The Transfiguration of Our Lord Jesus Christ - 6th August 2021

The transfiguration is a very important feast for eastern Christians, more so than in the west. They see it as a feast that shows us the core of our calling. Each one of us is called to be transfigured by the presence of God in our hearts. The world of icons shows us this world transfigured in the face of Jesus Christ, and in the faces of all the saints. They are illumined by an inner light. We too are called to be numbered amongst those saints.

From the Gospel according to Mark, chapter 9:

Six days later, Jesus took with him Peter and James and John, and led them up a high mountain apart, by themselves. And he was transfigured before them, and his clothes became dazzling white, such as no one on earth could bleach them. And there appeared to them Elijah with Moses, who were talking with Jesus.

Why Elijah with Moses? Clearly they represent the law and the prophets, but I am curious about what else they have in common. Both of them encountered God on mountain tops and in wild places, away from any place of formal religious practice. Moses’ first encounter was in the burning bush, a mysterious and formless sight but he knew it was the presence of God. Later he encountered God in the cloud, flame and thunder at the top of mount Sinai. The people were told not to approach. God was dangerous and might break out and kill them if they came too close. Only Moses could come near, although even he could only see God’s back. But this dangerous and transcendent God also spoke to Moses face to face, already he was coming close to human beings.

Elijah did not hear the Lord in the earthquake, wind and fire but in the “sound of sheer silence”. Here it seems that God has come closer, no longer encountered in dramatic manifestations but in a silence that calls forth a deep attentiveness in Elijah. But still God is not seen. He is a mysterious presence that speaks through the silence for those with ears to hear.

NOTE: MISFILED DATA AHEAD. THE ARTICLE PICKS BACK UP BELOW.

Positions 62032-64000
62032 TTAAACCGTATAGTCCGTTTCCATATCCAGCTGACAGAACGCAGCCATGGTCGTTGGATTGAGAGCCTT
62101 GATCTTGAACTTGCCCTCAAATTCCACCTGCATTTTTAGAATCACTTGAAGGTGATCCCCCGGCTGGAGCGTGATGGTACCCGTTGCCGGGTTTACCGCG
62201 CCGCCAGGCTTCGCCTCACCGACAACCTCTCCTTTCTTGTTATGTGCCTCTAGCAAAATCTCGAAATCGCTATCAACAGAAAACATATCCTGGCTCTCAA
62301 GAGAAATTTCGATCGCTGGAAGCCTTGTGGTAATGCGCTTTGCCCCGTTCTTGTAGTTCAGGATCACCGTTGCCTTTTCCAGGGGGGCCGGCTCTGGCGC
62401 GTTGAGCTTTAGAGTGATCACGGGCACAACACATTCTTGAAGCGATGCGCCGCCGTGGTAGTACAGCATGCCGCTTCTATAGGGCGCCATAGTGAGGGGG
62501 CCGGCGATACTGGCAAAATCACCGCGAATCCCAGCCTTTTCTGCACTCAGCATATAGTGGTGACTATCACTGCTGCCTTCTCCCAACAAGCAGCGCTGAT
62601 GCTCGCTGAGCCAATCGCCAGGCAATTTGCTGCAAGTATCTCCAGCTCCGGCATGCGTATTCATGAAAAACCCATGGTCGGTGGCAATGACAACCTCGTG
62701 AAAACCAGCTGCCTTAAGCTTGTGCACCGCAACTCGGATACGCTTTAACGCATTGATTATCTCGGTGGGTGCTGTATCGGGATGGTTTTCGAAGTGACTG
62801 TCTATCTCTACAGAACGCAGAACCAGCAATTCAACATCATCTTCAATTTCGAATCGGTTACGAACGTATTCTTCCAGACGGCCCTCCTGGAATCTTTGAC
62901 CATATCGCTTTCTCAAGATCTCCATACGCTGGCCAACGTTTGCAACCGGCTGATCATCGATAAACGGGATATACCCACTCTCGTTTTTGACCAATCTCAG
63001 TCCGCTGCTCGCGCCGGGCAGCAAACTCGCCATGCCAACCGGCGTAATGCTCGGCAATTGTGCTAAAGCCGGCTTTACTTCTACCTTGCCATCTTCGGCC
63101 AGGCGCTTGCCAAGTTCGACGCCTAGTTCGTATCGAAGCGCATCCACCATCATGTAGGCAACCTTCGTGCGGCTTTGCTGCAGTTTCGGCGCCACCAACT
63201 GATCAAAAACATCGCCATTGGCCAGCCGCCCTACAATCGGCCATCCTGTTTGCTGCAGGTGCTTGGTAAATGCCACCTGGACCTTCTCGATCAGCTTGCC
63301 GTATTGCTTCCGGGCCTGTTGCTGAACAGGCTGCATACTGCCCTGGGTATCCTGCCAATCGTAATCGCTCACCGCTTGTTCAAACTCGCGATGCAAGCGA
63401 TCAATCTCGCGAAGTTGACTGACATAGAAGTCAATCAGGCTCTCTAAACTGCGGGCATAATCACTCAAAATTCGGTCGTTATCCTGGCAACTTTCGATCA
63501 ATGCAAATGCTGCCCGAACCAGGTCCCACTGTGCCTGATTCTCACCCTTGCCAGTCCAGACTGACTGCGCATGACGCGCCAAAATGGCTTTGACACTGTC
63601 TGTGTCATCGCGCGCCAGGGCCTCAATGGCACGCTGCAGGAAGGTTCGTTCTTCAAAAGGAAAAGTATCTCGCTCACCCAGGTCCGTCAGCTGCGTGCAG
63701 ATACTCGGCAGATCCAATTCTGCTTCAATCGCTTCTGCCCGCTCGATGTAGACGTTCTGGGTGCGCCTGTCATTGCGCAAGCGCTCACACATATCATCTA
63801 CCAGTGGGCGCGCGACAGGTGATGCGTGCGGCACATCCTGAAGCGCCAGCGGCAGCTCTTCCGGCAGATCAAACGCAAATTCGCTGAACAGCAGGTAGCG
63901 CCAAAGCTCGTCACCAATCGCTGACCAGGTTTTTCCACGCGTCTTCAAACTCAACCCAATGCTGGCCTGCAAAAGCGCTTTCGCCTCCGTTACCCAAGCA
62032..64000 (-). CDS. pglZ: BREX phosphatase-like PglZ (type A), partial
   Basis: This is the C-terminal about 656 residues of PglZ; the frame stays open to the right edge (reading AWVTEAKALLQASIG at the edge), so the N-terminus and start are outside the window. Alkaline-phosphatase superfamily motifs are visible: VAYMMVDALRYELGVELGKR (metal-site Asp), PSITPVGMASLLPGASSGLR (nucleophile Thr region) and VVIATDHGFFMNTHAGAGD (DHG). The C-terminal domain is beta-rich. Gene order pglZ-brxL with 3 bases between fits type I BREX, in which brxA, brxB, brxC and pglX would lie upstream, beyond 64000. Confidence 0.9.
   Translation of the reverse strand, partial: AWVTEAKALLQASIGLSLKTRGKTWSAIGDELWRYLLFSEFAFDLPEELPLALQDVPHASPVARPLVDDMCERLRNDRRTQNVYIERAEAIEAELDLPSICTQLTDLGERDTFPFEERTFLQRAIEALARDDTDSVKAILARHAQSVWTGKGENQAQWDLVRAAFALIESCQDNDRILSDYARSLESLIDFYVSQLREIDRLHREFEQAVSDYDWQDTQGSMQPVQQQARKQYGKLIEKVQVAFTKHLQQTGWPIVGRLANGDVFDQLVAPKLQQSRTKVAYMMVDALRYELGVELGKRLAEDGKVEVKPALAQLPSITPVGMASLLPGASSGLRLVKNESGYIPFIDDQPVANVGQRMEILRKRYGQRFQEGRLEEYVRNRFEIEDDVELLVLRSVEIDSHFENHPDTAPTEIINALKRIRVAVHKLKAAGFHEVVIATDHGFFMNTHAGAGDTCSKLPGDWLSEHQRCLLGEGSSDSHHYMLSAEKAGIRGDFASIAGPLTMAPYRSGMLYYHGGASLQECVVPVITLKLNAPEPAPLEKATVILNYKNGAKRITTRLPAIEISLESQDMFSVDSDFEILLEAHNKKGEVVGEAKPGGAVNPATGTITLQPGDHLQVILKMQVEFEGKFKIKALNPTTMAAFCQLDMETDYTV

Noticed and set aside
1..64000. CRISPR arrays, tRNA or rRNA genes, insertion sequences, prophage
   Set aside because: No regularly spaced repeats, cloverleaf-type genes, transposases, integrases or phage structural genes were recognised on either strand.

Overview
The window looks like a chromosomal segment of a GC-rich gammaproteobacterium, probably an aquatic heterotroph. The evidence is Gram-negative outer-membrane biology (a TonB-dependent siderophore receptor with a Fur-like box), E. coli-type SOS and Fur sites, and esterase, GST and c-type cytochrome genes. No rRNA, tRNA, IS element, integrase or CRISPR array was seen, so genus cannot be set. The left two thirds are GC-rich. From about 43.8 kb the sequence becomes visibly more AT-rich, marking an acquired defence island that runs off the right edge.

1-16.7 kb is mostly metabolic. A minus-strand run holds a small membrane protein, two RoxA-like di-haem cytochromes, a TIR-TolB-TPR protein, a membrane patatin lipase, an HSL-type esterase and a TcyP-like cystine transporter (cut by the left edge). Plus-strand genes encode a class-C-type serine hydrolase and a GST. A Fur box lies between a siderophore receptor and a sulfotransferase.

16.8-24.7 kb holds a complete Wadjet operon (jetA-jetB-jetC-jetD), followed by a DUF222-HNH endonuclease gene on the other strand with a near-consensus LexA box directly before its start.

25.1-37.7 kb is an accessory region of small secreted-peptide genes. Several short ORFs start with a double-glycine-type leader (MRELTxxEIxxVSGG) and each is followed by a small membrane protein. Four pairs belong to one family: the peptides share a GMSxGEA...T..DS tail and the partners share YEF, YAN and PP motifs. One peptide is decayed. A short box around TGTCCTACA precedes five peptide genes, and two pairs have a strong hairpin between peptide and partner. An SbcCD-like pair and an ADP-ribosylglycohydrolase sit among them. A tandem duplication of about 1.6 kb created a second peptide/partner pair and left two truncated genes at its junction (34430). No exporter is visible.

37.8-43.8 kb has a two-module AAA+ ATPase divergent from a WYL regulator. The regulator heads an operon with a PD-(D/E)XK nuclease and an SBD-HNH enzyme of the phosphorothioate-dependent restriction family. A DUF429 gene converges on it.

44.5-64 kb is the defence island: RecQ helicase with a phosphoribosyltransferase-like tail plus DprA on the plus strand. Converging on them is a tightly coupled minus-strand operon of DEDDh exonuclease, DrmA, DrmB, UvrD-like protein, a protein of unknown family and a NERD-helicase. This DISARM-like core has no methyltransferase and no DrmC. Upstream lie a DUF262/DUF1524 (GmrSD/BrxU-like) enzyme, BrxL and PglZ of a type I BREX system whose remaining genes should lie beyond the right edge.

In the transfiguration of Jesus again the natural world was seen transfigured, radiating the presence of God. But this time God in human form. God speaks from heaven: “This is my son, the beloved, listen to him”. Finally God has come so close to us that he is one of us and can be met, touched and heard with the earthly senses of the disciples. But many met Jesus and did not see God, and indeed the disciples had to journey with him for some time to begin to see. It is interesting that this event in all three synoptic gospels comes shortly after Peter’s recognition of Jesus as the messiah. His disciples are beginning to get some idea of who it is that they are following.

Jesus then teaches them about how he must suffer and die, and that his followers too must deny themselves and take up their crosses. Only after this hard and incomprehensible teaching does he reveal his glory to his closest disciples. To understand their messiah they must hold the suffering and the glory side by side. Ultimately they must see God’s glory in the humiliation and suffering of Jesus’ crucifixion. John’s gospel does not have an account of the mountain-top transfiguration bur rather the whole gospel is shot through with the revelation of God’s glory in the life of Jesus, culminating in his crucifixion. The light of Christ shines in the deepest and darkest of places, transfiguring them and showing forth God’s glory.

One thing that this event of the transfiguration of Jesus shows us is the value of material reality. It is not an illusion to be discarded when we become enlightened but it is the reality that manifests God’s presence. God is seen in and through our physical world. Our call as Christians is to live fully engaged in this world that God has given us, but fully aware too of the life of eternity, that other realm which is beyond the material yet interpenetrates and shines through. Jesus’ death is where God takes on the full implications of our flesh, and shows us the way of total engagement with that reality. None of us is exempt from the sufferings of our flesh. It is as we accept and live through our suffering and face the reality of physical death that the light of Christ shines in our hearts and transfigures us and the world around us. We come to know a deep intimacy with the risen Jesus that roots us in the life of eternity whilst living fully the human life that is given us on this earth. The transfiguration of our human flesh in the life of Jesus has changed the world.

As our hymn for Apostles in Eastertide proclaims:

You know where God is to be found,
In Jesus, risen Lord,
Upon an earth transfigured
By the feet of God,
Alleluia, alleluia.

Mother Anne - 6th August 2021